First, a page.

World crude oil price rose by 7.8% during the period (12 July-12 June 2013) to reach USD 101.92 per barrel on fresh signs that the U.S. economic recovery is gathering pace and investors overcame concerns that the US Federal Reserve may begin to cut its stimulus measures as soon as September, said a specialized report issued today.
The report, by Global Investment House, said that U.S. consumer confidence jumped in June to its highest level in over five years as Americans were more optimistic about business and labor market conditions. Moreover, U.S. job growth increased more than expected in June as Employers added 195,000 new jobs to their payrolls. The report added that the market was also supported by renewed geopolitical risk in Egypt as the Egyptian military took control of the nation.
Mixed signs remain in the Euro-zone; China's manufacturing sector has weakened as the Euro-zone economic confidence improved more than expected in June to its highest level in one year, while the Market's Flash Euro-zone Composite PMI rose to 48.9 in June from May's 47.7, said the report. Despite these positive factors, joblessness in the Euro bloc stood at a record 12.1 percent in May, with the number of people out of work rising further above 19mn. On the other hand, China's manufacturing sector weakened further in June to a 9-month low as new orders faltered. However Japan's economy has improved as exports rose 10.1 percent in the year to May and industrial output rose 2.0 percent in May from the previous month, said the report.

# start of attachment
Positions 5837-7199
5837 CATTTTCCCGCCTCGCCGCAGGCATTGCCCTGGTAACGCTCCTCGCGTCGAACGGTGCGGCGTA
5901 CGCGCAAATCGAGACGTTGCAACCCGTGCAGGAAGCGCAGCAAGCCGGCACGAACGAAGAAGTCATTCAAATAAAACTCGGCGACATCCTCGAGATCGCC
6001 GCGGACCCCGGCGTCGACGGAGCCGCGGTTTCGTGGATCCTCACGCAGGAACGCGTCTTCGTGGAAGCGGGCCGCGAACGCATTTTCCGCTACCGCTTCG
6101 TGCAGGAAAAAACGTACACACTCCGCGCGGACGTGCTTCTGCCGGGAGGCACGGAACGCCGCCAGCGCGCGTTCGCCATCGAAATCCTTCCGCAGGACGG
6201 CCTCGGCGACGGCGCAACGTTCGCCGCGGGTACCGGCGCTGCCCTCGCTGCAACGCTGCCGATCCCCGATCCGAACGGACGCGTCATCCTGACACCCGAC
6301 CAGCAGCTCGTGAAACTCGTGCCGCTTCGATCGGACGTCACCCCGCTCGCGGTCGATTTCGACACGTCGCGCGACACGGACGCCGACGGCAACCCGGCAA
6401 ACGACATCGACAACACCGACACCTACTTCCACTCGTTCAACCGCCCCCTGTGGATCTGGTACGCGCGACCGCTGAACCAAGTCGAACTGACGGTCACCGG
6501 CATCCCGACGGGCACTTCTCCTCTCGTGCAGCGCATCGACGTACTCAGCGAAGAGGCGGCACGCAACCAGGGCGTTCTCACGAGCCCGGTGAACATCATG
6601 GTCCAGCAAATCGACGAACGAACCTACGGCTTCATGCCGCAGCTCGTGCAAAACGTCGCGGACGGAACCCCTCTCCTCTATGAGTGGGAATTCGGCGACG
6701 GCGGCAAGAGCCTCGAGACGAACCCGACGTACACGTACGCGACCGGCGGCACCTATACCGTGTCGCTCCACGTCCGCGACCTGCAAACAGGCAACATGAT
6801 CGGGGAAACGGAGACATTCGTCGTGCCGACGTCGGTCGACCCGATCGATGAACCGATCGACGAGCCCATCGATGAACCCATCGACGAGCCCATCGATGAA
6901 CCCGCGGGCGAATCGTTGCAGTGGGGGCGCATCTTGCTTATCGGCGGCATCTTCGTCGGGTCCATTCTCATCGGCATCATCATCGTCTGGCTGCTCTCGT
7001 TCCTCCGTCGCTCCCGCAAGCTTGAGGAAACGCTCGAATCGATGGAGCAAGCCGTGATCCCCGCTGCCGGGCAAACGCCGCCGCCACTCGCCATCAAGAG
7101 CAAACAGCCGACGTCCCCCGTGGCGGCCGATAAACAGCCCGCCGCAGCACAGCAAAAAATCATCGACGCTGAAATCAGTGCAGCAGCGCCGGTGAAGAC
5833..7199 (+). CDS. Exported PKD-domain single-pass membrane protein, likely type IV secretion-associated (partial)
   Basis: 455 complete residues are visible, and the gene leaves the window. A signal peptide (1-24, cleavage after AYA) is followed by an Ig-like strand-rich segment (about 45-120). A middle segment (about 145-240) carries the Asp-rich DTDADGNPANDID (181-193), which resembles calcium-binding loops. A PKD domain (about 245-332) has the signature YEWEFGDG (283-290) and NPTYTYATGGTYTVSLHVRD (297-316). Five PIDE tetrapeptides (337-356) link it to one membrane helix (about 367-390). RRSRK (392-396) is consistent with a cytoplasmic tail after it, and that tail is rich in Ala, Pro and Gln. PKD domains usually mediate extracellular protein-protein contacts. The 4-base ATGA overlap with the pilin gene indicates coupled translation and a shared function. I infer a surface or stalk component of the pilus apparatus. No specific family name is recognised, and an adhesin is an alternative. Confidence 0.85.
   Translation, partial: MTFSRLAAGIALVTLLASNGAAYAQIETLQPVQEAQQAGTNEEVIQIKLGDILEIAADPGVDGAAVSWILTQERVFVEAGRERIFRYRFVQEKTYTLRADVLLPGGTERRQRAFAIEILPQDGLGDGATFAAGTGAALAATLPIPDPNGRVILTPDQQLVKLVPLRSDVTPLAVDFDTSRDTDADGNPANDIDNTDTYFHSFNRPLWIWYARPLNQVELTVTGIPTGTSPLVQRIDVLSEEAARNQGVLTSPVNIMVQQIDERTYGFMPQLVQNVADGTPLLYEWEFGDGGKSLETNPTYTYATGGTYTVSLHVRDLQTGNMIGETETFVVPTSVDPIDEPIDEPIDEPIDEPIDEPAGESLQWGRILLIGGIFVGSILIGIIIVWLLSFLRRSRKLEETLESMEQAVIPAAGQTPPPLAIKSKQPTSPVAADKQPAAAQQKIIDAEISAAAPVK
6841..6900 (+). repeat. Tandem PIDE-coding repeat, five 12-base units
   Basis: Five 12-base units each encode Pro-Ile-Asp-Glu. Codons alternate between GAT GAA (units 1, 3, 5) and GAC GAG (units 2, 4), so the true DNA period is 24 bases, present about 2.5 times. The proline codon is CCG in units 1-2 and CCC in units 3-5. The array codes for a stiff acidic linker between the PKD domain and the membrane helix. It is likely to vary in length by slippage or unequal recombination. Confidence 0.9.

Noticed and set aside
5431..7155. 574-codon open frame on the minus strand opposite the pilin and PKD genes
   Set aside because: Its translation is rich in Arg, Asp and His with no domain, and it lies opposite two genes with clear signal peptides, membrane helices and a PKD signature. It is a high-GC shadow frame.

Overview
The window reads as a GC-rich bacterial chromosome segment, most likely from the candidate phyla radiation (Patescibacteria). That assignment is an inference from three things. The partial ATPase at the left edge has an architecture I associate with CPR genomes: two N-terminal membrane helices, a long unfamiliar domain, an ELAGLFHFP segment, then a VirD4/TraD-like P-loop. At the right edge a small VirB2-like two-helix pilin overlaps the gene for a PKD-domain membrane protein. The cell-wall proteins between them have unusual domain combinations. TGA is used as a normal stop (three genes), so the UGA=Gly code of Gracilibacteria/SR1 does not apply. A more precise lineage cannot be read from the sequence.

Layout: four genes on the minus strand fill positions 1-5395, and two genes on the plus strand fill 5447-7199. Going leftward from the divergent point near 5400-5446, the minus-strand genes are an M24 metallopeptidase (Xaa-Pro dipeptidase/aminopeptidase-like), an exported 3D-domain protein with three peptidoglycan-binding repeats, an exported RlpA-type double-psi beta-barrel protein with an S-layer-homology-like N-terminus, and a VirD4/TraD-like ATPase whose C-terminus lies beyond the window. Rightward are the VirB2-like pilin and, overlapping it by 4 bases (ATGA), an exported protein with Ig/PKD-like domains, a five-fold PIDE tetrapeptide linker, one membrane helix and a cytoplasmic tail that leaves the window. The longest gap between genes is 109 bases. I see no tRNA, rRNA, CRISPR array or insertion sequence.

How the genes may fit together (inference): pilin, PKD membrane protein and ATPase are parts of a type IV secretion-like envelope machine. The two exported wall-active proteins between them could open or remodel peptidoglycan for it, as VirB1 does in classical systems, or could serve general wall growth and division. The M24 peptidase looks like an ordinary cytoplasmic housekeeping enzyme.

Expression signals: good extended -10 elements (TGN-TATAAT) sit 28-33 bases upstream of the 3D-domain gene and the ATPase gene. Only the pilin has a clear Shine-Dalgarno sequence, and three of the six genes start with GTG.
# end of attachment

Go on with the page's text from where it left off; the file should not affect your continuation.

The report indicated that world oil demand growth is steady near 0.80mnbpd in 2013. OPEC held its forecast for growth in world oil demand, unchanged at 0.
80mnbpd to average 89.6mnbpd in 2013. Global oil demand in the second half of the year is still predicted to pick-up supported by seasonal peaks and anticipation that global economy will recover. OPEC forecasts world oil demand would reach 90.1mnbpd and 90.8mnbpd in the third and fourth quarters, respectively.
Meanwhile, OPEC production in June is estimated at 30.38mnbpd, a decline of 0.31mnbpd, broadly in line with the average demand for OPEC's crude in the second half of 30.47mnbpd.
The U.S. Energy Information Administration (EIA) raised its 2013 world oil demand growth forecast by 0.01mnbpd to 0.88mnbpd YoY, and by 0.05mnbpd to 1.
24mnbpd YoY for 2014. On the other hand, the International Energy Agency (IEA) sees global oil demand growing by 1.2mnbpd in 2014, up from 0.93mnbpd in 2013. The agency says that economic backdrop underpinning oil demand will brighten in 2014 and China is expected to remain the main engine of growth, said the report.